posted 1 year ago
The outcome should be this:
1
1 2 1
1 2 3 2 1
1 2 3 4 3 2 1
1 2 3 4 5 4 3 2 1
1 2 3 4 5 6 5 4 3 2 1
1 2 3 4 5 6 7 6 5 4 3 2 1
1 2 3 4 5 6 7 8 7 6 5 4 3 2 1
But the eight turned into a zero:
1
1 2 1
1 2 3 2 1
1 2 3 4 3 2 1
1 2 3 4 5 4 3 2 1
1 2 3 4 5 6 5 4 3 2 1
1 2 3 4 5 6 7 6 5 4 3 2 1
1 2 3 4 5 6 7 0 7 6 5 4 3 2 1
Here's the code:
1
1 2 1
1 2 3 2 1
1 2 3 4 3 2 1
1 2 3 4 5 4 3 2 1
1 2 3 4 5 6 5 4 3 2 1
1 2 3 4 5 6 7 6 5 4 3 2 1
1 2 3 4 5 6 7 8 7 6 5 4 3 2 1
But the eight turned into a zero:
1
1 2 1
1 2 3 2 1
1 2 3 4 3 2 1
1 2 3 4 5 4 3 2 1
1 2 3 4 5 6 5 4 3 2 1
1 2 3 4 5 6 7 6 5 4 3 2 1
1 2 3 4 5 6 7 0 7 6 5 4 3 2 1
Here's the code:
posted 1 year ago
Lindsey,
To find a pattern, it's often easier if you start with a few concrete examples first. Then you examine these examples and look for both similarities and differences. Then you try to generalize these similarities and differences in such a way that any other example will fit into that generalization. That's how you find a pattern. The basic rule of patterns is that you need at least three concrete examples.
So, going through your figure, take a few lines (maybe the first 3 or 4 lines) and try to answer these questions:
1. How many spaces do you have to print before printing the first number?
2. How many numbers do you have to print? (count)
3. What number do you start with? (lower bound)
4. What number do you end with? (upper bound)
I'll answer these for the first three lines:
Line 1:
1. Print 7 spaces, then the number 1
2. 1 number printed
3. start with 1
4. end with 1
Line 2:
1. Print 6 spaces, then the number 1
2. 3 numbers printed
3. start with 1
4. end with 2
5. go back down to 1
Line 3:
1. Print 5 spaces, then the number 1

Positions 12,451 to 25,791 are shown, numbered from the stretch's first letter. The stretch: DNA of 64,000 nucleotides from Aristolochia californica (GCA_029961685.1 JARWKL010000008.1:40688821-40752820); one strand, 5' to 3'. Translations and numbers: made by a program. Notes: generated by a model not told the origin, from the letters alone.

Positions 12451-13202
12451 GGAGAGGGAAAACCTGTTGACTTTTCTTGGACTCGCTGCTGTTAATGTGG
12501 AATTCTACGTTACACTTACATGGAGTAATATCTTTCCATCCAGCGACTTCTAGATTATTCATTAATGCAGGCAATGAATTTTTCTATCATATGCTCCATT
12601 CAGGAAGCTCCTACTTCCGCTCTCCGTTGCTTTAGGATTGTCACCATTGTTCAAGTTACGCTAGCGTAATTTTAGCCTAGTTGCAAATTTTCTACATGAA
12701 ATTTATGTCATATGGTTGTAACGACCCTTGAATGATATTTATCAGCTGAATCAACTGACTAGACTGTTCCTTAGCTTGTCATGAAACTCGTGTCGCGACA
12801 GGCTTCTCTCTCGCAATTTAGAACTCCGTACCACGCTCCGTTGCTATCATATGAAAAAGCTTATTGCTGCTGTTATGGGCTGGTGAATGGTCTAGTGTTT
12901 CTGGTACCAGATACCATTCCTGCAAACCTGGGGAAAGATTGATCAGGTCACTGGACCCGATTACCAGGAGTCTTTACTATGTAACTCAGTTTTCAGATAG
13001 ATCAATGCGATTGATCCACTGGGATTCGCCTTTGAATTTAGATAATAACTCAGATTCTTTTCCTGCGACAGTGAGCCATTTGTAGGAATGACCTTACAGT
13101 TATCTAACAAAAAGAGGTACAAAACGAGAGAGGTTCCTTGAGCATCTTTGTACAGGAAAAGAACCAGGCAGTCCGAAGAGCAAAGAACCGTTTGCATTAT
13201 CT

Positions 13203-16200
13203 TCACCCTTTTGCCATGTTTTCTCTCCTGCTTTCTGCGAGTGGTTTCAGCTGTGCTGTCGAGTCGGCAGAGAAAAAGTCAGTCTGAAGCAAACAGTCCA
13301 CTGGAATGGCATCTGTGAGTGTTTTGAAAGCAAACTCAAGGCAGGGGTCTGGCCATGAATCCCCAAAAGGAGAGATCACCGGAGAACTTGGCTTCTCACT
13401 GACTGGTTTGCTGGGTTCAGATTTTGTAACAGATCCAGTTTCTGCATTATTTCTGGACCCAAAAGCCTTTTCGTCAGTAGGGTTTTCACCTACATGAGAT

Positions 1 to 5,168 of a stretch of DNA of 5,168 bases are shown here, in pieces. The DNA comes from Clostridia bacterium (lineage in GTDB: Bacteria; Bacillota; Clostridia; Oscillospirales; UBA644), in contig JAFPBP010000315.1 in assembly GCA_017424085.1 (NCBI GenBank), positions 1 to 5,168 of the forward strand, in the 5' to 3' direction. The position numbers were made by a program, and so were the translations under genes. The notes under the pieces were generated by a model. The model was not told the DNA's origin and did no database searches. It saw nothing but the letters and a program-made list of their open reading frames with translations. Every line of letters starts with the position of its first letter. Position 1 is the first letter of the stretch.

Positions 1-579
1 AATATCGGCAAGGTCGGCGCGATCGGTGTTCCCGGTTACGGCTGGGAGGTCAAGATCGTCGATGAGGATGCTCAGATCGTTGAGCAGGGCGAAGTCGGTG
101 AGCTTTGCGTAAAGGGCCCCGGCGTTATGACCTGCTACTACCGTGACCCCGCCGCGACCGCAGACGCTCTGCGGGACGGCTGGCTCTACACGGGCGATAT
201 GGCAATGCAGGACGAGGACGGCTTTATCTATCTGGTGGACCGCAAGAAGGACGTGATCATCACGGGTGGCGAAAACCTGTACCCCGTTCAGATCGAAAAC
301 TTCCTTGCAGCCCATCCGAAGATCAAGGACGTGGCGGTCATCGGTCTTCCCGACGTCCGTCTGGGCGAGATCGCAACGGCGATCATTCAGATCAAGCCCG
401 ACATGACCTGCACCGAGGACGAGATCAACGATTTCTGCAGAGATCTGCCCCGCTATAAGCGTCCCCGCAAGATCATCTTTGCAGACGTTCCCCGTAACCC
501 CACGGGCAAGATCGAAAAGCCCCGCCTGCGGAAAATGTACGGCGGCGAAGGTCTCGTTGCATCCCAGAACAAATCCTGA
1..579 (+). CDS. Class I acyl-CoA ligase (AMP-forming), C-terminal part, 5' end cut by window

2. 5 numbers printed
3. start with 1
4. end with 3
5. go back down to 1
Continue this exercise until you see the pattern emerging. You'll soon realize that each set of questions/answers represents one iteration of an outer loop. you should also be able to find where one or more inner loops will be represented. Look for relationships between successive lines and repetitive things. If something is consistently increasing, how much did it increase by from the previous line? If it's consistently decreasing, how much did it decrease by? This will give you an idea of what the increment size will be for your loop variables.
This is really just an exercise in algorithm development. An algorithm is a logical and systematic way of solving a problem and your task is to figure out what that is.
To find a pattern, it's often easier if you start with a few concrete examples first. Then you examine these examples and look for both similarities and differences. Then you try to generalize these similarities and differences in such a way that any other example will fit into that generalization. That's how you find a pattern. The basic rule of patterns is that you need at least three concrete examples.
So, going through your figure, take a few lines (maybe the first 3 or 4 lines) and try to answer these questions:
1. How many spaces do you have to print before printing the first number?
2. How many numbers do you have to print? (count)
3. What number do you start with? (lower bound)
4. What number do you end with? (upper bound)
I'll answer these for the first three lines:
Line 1:
1. Print 7 spaces, then the number 1
2. 1 number printed
3. start with 1
4. end with 1
Line 2:
1. Print 6 spaces, then the number 1
2. 3 numbers printed
3. start with 1
4. end with 2
5. go back down to 1
Line 3:
1. Print 5 spaces, then the number 1
2. 5 numbers printed
3. start with 1
4. end with 3
5. go back down to 1